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“The more we understand about our histories of both oppression and resistance to it, of injury and resistance, the better we come to know our real capacities, and the better able we become to act powerfully and build real alliances.” (Morales, 2019, p. 65)

A new paper, Anti-Oppression Mindsets for Collaborative Design, will be published as part of the Design Research Society (DRS) Conference in August, 2020. In this paper I draw on the work of Decolonising Design and Design Justice, and I learn from Cross-Cultural Psychology to shape careful and respectful relationships with design partners. Here is a glimpse…


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Everyday racism is entwined in the technology that we design, yet we have few tools and techniques to engage participants in solutioning. Participatory Design is an ideal method for bringing people from marginalized positions into the design process. It is a powerful way to imagine solutions with those directly involved in a challenge, but for sensitive topics, like racism, group discussions can be too painful and personal. Here we share how a first-person, fictional, interactive narrative can serve as a rich foundation for collaboration and discussion, and relieves participants of the need to reveal personal trauma until they are ready.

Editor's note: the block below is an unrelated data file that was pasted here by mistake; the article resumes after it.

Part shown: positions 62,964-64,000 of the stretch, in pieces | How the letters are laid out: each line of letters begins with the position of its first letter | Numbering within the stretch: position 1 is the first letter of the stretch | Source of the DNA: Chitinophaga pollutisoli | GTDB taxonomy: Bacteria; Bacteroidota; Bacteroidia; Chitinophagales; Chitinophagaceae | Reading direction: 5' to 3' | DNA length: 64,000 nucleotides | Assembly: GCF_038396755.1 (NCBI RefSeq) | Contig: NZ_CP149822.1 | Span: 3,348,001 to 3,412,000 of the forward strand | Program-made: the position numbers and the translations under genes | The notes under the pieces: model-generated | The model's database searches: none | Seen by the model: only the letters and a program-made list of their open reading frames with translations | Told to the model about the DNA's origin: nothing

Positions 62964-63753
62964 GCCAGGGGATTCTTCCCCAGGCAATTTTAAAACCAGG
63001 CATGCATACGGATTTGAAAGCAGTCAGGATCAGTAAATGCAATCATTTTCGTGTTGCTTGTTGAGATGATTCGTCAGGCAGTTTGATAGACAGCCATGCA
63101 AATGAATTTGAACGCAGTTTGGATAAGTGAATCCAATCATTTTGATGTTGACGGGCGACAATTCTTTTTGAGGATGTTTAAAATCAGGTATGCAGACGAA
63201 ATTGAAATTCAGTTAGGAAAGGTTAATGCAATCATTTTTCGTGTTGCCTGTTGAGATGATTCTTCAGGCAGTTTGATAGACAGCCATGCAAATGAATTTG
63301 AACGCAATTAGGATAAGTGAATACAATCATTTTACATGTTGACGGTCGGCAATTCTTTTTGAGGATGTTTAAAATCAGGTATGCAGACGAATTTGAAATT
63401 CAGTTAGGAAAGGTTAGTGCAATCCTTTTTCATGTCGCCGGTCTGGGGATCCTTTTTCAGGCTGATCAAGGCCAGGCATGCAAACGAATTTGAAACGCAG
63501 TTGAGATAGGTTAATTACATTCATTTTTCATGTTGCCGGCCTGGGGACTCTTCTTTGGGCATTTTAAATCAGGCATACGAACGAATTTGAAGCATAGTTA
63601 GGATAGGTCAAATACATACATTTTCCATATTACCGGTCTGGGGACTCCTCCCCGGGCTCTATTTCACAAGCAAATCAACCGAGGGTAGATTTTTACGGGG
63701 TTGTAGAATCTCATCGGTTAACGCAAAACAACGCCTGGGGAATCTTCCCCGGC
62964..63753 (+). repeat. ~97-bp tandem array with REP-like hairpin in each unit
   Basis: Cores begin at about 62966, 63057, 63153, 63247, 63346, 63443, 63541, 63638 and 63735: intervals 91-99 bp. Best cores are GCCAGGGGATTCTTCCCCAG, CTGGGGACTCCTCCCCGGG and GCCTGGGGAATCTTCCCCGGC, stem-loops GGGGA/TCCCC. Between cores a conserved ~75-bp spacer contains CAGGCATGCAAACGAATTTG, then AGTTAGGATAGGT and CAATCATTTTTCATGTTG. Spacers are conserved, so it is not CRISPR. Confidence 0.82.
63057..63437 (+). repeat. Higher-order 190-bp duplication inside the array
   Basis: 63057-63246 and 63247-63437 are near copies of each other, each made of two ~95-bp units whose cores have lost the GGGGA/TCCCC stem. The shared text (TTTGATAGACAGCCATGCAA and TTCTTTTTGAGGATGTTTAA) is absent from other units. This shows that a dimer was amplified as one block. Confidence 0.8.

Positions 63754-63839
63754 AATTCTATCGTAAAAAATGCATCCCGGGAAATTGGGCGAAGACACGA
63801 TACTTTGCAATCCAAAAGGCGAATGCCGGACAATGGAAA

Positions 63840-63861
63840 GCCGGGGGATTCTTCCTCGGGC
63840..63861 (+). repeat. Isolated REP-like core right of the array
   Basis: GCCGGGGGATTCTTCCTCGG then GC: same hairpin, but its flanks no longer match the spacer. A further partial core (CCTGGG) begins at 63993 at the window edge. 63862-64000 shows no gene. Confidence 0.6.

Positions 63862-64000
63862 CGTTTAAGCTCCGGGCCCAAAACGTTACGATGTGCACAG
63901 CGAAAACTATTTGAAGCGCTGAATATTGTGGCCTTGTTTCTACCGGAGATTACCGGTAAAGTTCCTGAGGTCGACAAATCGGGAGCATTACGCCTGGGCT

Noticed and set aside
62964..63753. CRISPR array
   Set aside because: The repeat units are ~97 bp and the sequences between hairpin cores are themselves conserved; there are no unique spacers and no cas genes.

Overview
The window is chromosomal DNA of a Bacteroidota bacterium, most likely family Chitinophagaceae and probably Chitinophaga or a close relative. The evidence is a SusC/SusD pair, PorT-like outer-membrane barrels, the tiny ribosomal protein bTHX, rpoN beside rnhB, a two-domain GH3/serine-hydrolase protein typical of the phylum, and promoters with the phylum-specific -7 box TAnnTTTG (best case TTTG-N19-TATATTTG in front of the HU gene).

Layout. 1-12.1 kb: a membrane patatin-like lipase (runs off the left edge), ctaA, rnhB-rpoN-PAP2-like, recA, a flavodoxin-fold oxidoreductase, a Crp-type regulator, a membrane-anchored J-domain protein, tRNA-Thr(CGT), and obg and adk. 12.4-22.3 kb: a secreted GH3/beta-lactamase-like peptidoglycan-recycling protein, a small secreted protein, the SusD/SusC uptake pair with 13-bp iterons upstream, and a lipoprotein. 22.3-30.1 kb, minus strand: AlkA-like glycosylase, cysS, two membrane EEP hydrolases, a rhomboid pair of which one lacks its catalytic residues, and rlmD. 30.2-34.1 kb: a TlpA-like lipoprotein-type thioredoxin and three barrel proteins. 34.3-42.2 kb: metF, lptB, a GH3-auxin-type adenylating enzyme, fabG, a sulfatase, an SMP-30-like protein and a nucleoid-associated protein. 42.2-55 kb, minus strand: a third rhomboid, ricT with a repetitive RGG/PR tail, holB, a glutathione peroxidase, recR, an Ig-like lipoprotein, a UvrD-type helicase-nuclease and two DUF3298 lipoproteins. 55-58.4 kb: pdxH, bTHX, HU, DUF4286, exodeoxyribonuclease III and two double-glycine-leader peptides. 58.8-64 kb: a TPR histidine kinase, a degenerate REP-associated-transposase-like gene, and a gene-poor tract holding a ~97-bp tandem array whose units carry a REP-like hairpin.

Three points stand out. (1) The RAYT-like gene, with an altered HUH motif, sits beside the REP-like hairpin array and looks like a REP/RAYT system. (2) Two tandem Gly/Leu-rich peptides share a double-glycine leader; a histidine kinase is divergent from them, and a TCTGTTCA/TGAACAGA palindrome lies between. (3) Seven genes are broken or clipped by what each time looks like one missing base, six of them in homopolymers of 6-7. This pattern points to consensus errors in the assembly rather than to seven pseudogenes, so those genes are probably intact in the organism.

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A snapshot of my bookshelf, design and racism books intersecting

My PhD dissertation is focused on anti-racism and design, so people sometimes ask for advice on more diverse or socially-oriented readings for course planning. As a student in the classroom myself, I have felt the frustration of a syllabus filled primarily with white men. It is especially painful as our courses are often made up predominantly of women, and if we’re lucky, include a diversity of cultural backgrounds.